#### Scenario 2: When Data Is Not Fully Linearly Separable (Soft Margin Classifier)

In the second scenario, we had some data points that were not entirely separated from the opposite class. In this case, we introduce a positive slack variable *ξ _{i} * (“ksi”) to relax the initial constraints a little bit so that it can allow for a certain degree of misclassification or data points to fall within the margin.

What this means is our constraint now becomes: y_{i} (w^{T}x_{i}+b) ≥ 1−ξ_{i}. We will now allow a certain degree of misclassification depending on the value of our slack variable. In summary:

- If
*ξ*_{i}=0, the data point is correctly classified, and it lies on the correct side of the decision boundary. - If 0 <
*ξ*_{i }≤1, the data point is within the margin or on the wrong side, but the violation is within the allowed tolerance. - If
*ξ* >1, the data point is misclassified or violates the margin constraint by more than the allowed tolerance._{i}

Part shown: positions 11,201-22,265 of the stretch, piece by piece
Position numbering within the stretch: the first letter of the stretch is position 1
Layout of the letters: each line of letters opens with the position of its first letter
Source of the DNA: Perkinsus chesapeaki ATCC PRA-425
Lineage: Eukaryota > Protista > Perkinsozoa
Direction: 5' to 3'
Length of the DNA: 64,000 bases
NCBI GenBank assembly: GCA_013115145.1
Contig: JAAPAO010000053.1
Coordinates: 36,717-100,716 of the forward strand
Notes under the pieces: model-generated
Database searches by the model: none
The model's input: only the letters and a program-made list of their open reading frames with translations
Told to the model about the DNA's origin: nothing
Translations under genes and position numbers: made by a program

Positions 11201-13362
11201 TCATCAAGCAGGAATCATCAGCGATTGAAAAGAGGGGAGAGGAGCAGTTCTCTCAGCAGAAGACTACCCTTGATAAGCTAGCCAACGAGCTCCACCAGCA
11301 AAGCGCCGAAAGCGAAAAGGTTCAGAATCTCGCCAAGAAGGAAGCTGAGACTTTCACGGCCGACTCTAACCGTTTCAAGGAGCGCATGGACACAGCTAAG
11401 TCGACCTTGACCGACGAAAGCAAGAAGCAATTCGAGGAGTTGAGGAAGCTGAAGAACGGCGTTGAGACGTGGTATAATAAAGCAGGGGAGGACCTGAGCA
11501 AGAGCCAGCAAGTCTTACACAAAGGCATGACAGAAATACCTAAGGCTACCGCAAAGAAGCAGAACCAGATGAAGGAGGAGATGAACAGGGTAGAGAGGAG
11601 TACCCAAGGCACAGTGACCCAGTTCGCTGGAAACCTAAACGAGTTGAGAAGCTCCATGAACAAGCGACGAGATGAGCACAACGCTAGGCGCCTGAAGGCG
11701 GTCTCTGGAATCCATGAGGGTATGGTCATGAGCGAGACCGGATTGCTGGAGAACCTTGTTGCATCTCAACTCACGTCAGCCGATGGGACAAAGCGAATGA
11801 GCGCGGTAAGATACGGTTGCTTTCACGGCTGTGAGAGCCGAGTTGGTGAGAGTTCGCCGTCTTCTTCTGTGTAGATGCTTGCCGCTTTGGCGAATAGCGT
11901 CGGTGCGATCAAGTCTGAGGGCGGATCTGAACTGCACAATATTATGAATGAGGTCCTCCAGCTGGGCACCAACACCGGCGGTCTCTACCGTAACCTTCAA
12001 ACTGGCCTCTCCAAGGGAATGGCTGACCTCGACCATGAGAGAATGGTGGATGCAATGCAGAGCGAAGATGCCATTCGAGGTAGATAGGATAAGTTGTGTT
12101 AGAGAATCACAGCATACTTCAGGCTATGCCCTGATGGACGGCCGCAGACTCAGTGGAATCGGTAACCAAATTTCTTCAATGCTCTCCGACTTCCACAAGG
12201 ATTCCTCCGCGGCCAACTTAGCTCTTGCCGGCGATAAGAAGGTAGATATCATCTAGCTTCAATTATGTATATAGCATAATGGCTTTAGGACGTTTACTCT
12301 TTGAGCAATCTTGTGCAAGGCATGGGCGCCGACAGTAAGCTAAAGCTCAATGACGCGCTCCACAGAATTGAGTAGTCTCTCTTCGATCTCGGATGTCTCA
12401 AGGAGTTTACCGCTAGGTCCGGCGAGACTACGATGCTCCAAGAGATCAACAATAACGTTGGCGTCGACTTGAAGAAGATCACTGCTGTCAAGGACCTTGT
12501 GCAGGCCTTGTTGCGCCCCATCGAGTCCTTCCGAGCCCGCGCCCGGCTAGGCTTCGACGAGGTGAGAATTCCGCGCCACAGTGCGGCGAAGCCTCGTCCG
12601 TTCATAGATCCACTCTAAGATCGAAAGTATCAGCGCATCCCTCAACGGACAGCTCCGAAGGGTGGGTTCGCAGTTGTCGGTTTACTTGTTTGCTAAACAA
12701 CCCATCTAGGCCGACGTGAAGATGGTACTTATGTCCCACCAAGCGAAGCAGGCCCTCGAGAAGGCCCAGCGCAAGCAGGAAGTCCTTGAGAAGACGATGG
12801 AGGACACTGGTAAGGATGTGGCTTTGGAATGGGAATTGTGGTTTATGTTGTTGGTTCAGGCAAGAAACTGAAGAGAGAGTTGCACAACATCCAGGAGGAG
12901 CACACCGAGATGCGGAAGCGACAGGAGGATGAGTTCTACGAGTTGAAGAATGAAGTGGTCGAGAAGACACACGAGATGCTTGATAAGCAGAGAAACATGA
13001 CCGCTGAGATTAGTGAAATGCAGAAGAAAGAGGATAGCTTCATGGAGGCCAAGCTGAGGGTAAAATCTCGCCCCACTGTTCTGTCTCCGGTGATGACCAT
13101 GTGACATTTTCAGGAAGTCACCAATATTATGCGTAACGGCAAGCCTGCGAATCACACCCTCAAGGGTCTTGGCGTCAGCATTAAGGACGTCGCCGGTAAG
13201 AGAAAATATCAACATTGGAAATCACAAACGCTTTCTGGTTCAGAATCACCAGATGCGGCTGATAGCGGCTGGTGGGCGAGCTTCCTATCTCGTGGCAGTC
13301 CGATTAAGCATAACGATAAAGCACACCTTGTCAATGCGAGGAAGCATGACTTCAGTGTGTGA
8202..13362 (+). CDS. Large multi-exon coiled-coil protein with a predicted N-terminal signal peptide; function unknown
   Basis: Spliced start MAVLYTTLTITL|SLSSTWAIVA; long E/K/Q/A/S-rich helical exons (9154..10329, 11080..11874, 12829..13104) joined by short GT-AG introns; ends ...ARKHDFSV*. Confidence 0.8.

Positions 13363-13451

Additionally, our optimization problem also changes a little bit (See notes below). We add our slack variable term or penalty term which contains a user-defined regularization parameter C in it. The role of C is very important because it determines the importance of our penalty term. Please note the regularization term is the first part of the objective function and C is the regularization parameter.

**Small C :**

- A small value of C places more emphasis on achieving a larger margin, even if it results in a higher number of misclassifications or violations of the margin constraint.